Tickets available at this link:
Tickets available at this link:
Karen’s latest album “A Way With Words,” is listed on the initial ballot for this year’s best Jazz Vocals category. It’s not an official nomination– those will be announced after the voting members of the National Academy for Recording Arts and Sciences submit their final choices — but it puts her in the running and is an honor in itself.
Karen was recently honored to be invited onto KCSM’s Desert Island Jazz show, hosted by Alisa Clancy.
Every week KCSM strands a new castaway on its desert island. The castaway, who may be a jazz musician, producer, promoter, presenter or educator, or “just” a fan, selects eight pieces of music to keep them company on the island. In addition, they choose a book and a luxury item.
Alisa Clancy presents “Desert Island Jazz” every Friday at 9AM during the final hour of her program “A Morning Cup of Jazz”.
Jazz singer Karen Marguth returns to Livermore
By Jessica Yadegaran
Livermore native Karen Marguth’s songs and scats have been compared to Diana Krall’s. Whether she’s touring the national jazz festival circuit or recording songs with Carroll Coates, a Frank Sinatra songwriter, Marguth credits much of her success to her early music education.
Named one of the finest American jazz vocalists by Jazz Times, Marguth’s recordings have been listed twice in DownBeat’s annual Best-of-the-Year issue. Recently, France’s Jazz Magazine featured Marguth in its issue dedicated to the 101 greatest vocalists of all time.
At 53, she has toured the national jazz festival circuit and recorded several critically acclaimed albums, including this year’s “A Way With Words,” a two-disc tribute to the songs of British legend Carrol Coates.
In advance of her August performance at the Bankhead Theater in Livermore, we caught up with Marguth to talk about the state of women in jazz and those formative years at Granada High.Q You are very proud of your Livermore roots. Any shout-outs to your favorite teachers?
A Mr. Stasko was the music teacher at Joe Michell Elementary School and the band teacher at Mendenhall Middle School. At Granada, Jim Brockman was my choir teacher. I credit him with teaching me all the basics of singing: musicality, listening and the etiquette of performance. He had very high expectations and was an outstanding music educator.
Q Any early gigs you care to recall (or not recall)?
A During college at CSU East Bay, I spent a few summers singing at Sea World. We’d do a medley of international songs about the sea. Five shows a day. I have to give credit to my private voice instructor, Muriel Brown-Older. She trained me to sing correctly so I wouldn’t damage my voice.
Q Fresno is an epicenter for world-class jazz. How did your community develop?
A There are three colleges in the area with strong jazz programs. Jam sessions are always happening all over town, and there’s an organization promoting jazz called Jazz Fresno. People have an image of Fresno that’s not artsy and cultural, but I have to say I’ve had more opportunities here than I did in the Bay Area.
Q You recently performed with the famous gypsy swing band Pearl Django. What was that like?
A Amazing. We met in 2009 at the Sun Valley Jazz Festival in Idaho. Pearl Django had a set after me, and they asked me to jump on stage and do a song with them. We just hit it off. So when they were coming through the Central Valley, I put them up at my house, and we later performed together.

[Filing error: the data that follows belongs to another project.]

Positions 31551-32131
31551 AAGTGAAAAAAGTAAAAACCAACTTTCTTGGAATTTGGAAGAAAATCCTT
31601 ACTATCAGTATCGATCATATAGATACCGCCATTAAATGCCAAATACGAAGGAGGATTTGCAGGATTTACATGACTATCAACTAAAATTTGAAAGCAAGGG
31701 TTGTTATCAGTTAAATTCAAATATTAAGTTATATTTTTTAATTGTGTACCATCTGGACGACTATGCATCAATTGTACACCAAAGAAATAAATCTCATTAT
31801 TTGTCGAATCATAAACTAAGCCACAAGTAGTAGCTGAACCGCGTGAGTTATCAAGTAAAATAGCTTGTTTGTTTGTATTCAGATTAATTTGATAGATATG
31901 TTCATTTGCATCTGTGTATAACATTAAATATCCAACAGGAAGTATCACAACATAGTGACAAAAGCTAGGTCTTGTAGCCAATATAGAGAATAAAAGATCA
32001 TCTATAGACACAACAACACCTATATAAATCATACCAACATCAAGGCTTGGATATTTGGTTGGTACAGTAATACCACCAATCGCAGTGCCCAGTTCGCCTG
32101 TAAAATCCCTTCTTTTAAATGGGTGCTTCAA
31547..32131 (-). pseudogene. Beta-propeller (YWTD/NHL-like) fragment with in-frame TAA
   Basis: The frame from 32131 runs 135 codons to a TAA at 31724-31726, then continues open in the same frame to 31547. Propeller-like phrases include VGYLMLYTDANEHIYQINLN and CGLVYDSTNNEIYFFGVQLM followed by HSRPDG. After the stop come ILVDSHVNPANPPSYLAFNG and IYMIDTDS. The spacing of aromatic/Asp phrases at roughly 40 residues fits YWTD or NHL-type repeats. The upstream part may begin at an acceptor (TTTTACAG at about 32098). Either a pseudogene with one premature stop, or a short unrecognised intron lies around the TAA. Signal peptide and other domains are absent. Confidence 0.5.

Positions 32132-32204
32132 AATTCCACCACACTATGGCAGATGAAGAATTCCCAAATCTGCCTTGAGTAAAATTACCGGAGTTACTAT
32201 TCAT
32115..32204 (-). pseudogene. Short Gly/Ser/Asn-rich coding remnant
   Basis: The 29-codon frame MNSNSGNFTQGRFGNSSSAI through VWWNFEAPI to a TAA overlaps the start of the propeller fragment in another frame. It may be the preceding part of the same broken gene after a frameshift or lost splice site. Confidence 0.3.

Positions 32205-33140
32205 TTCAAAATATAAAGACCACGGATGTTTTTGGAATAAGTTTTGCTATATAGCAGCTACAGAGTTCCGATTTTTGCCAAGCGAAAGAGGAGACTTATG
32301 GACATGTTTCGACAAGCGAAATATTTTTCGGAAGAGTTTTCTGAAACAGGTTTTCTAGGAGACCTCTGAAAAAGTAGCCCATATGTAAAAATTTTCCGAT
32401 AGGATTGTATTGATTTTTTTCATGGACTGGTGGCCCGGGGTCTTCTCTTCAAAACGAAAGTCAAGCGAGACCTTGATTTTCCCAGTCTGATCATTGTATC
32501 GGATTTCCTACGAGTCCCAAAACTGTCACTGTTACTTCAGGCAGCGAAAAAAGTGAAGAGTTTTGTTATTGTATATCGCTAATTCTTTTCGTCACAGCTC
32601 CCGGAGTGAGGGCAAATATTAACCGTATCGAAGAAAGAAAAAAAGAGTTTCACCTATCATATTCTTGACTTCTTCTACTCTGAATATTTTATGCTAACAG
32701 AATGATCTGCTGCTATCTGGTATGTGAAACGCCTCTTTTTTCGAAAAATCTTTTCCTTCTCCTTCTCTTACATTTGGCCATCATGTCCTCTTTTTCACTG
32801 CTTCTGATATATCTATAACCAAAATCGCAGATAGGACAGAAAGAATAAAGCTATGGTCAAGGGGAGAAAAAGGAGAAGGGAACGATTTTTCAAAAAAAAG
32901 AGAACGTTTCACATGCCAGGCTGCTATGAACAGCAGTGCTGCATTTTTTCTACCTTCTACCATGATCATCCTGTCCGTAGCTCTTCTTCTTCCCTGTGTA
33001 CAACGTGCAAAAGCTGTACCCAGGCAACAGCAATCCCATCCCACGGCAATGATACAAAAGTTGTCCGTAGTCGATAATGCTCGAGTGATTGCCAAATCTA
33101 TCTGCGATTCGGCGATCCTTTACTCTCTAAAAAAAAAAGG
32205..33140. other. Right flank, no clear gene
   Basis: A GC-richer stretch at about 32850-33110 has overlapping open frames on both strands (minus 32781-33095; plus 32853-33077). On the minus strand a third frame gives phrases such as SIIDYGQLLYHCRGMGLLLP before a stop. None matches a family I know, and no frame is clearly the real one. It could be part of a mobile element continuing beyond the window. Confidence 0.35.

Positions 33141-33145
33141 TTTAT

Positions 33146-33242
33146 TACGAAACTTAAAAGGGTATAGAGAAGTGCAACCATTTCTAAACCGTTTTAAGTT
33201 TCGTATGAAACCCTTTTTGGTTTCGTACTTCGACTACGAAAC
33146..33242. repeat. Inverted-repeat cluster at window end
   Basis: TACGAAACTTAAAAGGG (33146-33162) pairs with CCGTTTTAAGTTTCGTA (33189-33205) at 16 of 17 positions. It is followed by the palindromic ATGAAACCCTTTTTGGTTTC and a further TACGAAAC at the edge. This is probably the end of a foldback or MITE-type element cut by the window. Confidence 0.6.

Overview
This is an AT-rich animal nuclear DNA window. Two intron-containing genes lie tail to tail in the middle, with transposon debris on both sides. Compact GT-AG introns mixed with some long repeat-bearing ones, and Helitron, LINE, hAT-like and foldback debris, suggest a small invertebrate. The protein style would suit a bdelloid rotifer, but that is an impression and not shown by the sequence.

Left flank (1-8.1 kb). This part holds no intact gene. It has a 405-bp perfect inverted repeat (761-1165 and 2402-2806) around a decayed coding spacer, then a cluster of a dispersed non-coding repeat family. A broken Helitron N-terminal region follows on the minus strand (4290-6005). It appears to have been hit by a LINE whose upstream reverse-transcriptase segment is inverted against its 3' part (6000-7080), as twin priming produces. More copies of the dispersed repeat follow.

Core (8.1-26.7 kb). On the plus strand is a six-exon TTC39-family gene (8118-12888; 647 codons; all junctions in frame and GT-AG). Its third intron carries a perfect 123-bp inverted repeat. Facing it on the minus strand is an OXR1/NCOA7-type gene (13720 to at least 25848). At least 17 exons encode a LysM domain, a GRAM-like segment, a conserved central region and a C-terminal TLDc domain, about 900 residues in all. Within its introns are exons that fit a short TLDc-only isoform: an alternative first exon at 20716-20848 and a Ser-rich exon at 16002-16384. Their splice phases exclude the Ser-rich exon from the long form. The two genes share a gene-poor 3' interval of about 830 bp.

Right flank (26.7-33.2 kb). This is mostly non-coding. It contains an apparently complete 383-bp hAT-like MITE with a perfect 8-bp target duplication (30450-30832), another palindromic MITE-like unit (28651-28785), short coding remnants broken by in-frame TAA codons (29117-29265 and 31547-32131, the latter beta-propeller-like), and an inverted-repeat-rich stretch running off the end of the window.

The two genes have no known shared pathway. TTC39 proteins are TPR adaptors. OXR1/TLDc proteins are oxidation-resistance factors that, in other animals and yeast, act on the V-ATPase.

Q Why was it time for an album of Coates’ songs? How do you know the songwriter?
A A few years ago, I made a Christmas album for friends and family and included Coates’ “A Song for Christmas.” He contacted me to thank me. He’s 83 and lives in Carmel. I went to visit him, and we just hit it off. I was at his house one evening, and he started playing the piano, and it was beautiful. Long story short, I decided I wanted to do an album of his work. The album includes both the classic standards he wrote for Frank Sinatra and some tunes he wrote just last year.
Q Your radio show, “The Vocal Hour,” focuses on female jazz singers. Why did you start it?
A Back in 2008, I was noticing that jazz radio stations didn’t give equal time to women, both in terms of the music they play and the DJs themselves. I was talking to the station manager at KFSR about that, and I told her I wanted to do a show with that theme. Now I also feature female lyricists and composers. I try to pick tunes that give credit to the ladies.
Q What else needs to happen for female jazz musicians to gain more recognition?
A First, female jazz vocalists need to learn to be musicians and members of the band first. They’re often referred to as chirps, because instrumental members of the band look at the female vocalist as someone who just shows up right before a gig and wants all the credit.
To show that they want to be part of the group, they need to show up early, help set up, stay late and tear down. They need to be able to talk music, understand music, and appreciate the members of the band. The other thing that needs to happen is that more women musicians need to start writing critically about other artists. I don’t know why there aren’t more female jazz critics out there.
Karen Marguth: Live at the Bankhead
Livermore native and jazz chanteuse Karen Marguth returns home for a special two-hour performance with Espacio, an ensemble featuring mandolin, guitar, bass and drums.
When: 8 p.m. Aug. 30
Where: Bankhead Theater, 2400 First St., Livermore
Tickets: $28-$48. http://mylvpac.com
For more info: Learn more about Marguth at http://karenmarguth.com. Listen to her radio show, “The Vocal Hour,” at http://kfsr.org.